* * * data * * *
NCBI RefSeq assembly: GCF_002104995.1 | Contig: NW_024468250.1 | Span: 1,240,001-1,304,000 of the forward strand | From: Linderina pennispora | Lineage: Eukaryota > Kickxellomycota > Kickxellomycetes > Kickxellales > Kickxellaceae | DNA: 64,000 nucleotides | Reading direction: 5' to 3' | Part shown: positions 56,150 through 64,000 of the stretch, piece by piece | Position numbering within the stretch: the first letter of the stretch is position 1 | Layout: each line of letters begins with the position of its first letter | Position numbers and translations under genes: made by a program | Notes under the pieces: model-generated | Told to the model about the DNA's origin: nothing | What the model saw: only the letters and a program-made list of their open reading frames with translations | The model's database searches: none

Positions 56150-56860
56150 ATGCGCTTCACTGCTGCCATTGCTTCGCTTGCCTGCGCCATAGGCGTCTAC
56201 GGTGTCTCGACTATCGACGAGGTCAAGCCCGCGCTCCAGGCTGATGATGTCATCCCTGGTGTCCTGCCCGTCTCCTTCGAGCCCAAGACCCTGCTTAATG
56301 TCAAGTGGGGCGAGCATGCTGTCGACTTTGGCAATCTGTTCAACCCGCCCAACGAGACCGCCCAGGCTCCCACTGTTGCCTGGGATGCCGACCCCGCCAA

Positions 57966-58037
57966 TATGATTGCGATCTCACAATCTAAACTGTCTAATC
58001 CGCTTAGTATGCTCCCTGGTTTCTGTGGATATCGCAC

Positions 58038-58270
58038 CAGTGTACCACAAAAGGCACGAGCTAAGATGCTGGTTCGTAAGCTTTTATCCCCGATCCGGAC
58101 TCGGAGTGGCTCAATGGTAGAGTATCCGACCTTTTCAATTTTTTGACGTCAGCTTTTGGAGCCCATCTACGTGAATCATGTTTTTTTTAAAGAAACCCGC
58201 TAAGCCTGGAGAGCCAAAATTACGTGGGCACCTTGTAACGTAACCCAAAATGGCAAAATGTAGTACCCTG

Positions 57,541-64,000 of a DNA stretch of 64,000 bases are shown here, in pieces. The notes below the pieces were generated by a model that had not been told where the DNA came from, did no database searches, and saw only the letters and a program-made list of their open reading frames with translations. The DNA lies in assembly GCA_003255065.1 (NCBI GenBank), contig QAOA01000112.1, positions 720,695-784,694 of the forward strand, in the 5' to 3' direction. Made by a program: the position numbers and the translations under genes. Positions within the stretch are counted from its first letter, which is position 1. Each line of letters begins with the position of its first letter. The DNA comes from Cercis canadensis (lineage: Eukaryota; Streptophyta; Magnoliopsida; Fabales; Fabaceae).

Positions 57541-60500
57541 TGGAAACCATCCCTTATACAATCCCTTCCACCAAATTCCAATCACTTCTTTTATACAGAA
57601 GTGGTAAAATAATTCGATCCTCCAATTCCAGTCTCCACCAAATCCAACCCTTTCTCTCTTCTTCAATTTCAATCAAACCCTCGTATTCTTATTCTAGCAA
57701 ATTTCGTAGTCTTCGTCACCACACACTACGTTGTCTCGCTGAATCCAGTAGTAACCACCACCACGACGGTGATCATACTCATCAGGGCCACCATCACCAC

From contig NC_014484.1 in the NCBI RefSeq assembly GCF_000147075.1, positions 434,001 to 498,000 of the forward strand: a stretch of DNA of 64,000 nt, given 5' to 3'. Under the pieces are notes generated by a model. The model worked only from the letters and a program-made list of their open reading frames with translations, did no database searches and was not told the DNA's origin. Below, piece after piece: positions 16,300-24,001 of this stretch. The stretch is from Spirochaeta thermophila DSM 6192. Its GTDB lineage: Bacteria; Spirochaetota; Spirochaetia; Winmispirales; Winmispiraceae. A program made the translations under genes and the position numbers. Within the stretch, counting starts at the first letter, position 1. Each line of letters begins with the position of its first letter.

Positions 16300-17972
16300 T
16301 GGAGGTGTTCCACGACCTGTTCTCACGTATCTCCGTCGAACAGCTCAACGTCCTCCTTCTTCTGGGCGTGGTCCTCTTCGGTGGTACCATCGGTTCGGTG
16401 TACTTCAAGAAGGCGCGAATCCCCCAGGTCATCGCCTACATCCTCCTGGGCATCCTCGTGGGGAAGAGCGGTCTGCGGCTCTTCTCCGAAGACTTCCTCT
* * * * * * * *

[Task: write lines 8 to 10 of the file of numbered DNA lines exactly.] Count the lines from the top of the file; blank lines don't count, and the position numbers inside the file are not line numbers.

58001 CGCTTAGTATGCTCCCTGGTTTCTGTGGATATCGCAC

Positions 58038-58270
58038 CAGTGTACCACAAAAGGCACGAGCTAAGATGCTGGTTCGTAAGCTTTTATCCCCGATCCGGAC